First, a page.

Quick adaptation and attention to detail are two skills that George Armah ’08 uses every day on the job.
As a software engineer with Microsoft, Armah collaborated on building OneDrive synchronization technology, a part of the company’s file-hosting service that offers cloud storage and collaborative space for consumers. DropBox, Google Drive, and Apple’s iCloud are competitive offerings of a similar kind.
Armah writes code to verify expected functionality of the software. At the Redmond, Wash., office, he works with other engineers, product planners, and customer support specialists to design, verify, and make updates based on customer feedback.
“The most exciting and challenging aspect is that we are creating something that pleases millions of people,” Armah says. “Working at that scale is fun, and we have to constantly reevaluate not just what we do but how we are doing it to ensure that we can scale in an efficient manner.”
His work involves what he calls problem-finding and data-driven analysis of the software quality. “We model what the software looks like and how it behaves to find design gaps,” he says. “We also invest in technology that helps us understand how our product is being used by our customers.”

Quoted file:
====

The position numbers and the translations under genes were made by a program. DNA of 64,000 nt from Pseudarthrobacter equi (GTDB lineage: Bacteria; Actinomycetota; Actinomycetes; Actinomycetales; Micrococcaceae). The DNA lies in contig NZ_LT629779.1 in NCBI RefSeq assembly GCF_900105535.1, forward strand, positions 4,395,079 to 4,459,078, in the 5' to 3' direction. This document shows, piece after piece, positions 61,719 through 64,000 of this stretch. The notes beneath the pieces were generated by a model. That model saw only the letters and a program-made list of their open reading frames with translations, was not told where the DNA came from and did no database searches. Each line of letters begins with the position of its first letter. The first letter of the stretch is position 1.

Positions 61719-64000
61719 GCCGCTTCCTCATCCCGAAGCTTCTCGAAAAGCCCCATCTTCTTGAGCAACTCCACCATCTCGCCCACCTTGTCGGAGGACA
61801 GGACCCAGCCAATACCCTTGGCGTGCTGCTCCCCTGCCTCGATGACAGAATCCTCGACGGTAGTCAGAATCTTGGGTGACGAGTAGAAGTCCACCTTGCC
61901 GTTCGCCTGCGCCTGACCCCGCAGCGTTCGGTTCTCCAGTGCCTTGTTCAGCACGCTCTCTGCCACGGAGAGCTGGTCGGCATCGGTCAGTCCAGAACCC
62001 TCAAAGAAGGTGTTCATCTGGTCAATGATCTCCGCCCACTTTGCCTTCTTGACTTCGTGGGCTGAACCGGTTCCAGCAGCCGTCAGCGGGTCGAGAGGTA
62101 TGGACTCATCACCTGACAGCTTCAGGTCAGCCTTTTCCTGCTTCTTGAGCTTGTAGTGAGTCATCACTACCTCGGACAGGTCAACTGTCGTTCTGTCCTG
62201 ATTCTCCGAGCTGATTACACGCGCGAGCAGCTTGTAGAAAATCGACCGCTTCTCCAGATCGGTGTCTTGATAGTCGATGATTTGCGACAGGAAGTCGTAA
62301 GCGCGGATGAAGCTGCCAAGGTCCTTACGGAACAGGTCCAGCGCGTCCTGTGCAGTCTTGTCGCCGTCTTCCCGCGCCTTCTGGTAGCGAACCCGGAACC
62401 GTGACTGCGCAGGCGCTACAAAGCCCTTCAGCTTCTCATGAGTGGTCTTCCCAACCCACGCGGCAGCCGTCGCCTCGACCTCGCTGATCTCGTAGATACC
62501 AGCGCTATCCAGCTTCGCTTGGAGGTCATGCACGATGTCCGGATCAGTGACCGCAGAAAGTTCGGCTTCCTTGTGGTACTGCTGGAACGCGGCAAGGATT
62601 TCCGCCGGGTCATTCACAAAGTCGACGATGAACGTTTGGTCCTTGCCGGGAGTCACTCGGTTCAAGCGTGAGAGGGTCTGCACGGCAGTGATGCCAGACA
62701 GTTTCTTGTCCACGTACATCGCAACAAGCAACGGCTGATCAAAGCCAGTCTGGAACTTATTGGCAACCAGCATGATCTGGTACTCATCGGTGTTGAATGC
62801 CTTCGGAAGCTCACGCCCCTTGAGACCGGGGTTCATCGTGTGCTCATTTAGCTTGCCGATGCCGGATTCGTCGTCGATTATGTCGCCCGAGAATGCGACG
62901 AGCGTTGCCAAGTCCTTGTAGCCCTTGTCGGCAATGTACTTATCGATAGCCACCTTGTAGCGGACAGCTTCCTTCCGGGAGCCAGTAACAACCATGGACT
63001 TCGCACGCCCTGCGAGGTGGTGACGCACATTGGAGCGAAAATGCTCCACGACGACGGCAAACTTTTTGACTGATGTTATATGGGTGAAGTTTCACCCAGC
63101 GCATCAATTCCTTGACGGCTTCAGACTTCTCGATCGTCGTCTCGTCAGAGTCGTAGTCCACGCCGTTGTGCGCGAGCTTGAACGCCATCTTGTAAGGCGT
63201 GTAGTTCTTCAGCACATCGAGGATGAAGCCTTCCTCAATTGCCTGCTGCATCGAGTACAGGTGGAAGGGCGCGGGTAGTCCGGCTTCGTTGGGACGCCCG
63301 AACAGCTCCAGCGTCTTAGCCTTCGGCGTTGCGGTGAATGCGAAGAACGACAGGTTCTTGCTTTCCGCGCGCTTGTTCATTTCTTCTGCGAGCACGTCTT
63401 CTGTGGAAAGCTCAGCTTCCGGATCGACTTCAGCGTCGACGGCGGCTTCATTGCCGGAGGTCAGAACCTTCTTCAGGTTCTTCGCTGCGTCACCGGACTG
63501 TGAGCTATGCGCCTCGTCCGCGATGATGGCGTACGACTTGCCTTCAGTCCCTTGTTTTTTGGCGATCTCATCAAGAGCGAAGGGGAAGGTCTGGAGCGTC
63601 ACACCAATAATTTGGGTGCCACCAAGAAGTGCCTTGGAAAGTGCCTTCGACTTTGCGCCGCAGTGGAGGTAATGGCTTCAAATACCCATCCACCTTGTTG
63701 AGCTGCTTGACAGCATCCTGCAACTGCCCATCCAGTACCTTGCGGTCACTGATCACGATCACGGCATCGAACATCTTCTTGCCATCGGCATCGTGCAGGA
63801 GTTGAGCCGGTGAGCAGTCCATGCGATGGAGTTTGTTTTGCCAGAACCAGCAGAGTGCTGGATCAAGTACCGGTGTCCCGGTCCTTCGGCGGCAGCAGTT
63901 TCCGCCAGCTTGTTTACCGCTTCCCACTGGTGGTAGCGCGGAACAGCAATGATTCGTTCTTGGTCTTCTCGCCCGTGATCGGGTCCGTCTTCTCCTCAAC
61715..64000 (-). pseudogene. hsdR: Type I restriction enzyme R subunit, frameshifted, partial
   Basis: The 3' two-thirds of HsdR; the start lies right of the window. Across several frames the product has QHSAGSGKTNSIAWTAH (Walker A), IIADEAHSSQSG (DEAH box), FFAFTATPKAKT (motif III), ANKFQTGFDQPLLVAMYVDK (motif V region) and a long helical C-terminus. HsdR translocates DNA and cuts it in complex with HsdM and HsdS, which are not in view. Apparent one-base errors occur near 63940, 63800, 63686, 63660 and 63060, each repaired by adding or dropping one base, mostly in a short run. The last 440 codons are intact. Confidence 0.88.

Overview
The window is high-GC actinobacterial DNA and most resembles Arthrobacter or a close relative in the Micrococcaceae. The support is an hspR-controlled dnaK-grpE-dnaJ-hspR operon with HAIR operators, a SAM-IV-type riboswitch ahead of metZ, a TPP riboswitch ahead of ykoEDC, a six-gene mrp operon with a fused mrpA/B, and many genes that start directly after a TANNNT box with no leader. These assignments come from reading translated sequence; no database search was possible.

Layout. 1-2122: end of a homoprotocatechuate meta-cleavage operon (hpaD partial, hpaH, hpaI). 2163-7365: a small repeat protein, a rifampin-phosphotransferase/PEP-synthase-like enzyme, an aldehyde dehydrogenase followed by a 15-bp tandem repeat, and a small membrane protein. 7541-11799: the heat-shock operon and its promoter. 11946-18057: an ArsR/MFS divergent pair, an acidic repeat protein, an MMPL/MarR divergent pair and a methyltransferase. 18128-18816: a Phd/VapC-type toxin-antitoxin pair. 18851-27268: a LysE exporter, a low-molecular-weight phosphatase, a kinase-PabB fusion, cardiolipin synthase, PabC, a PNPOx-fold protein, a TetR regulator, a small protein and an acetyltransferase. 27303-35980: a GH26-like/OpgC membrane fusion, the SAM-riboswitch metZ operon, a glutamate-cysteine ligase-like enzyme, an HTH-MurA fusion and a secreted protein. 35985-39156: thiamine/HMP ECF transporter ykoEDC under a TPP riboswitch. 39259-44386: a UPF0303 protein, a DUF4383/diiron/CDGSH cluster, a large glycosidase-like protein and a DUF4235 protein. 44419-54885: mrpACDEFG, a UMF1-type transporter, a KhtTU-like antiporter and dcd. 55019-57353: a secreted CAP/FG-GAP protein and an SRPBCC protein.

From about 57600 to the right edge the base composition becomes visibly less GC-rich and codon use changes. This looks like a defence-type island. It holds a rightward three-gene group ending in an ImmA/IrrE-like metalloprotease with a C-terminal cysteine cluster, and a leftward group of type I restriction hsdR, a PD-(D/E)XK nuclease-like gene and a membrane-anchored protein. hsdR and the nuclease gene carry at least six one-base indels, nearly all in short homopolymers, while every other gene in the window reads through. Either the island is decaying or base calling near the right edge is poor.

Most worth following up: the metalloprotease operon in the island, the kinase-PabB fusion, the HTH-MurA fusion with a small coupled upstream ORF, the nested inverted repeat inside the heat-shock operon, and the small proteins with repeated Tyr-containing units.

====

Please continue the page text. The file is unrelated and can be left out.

He worked as an EXCEL scholar with Rob Root, professor of mathematics, and Chun Wai Liew, associate professor of computer science, on a National Science Foundation study of how and why fish developed backbones, including creating mathematical models of swimming motion. He also traveled to Uganda with Rexford Ahene, professor of economics, to assist with the technology for a land-information system.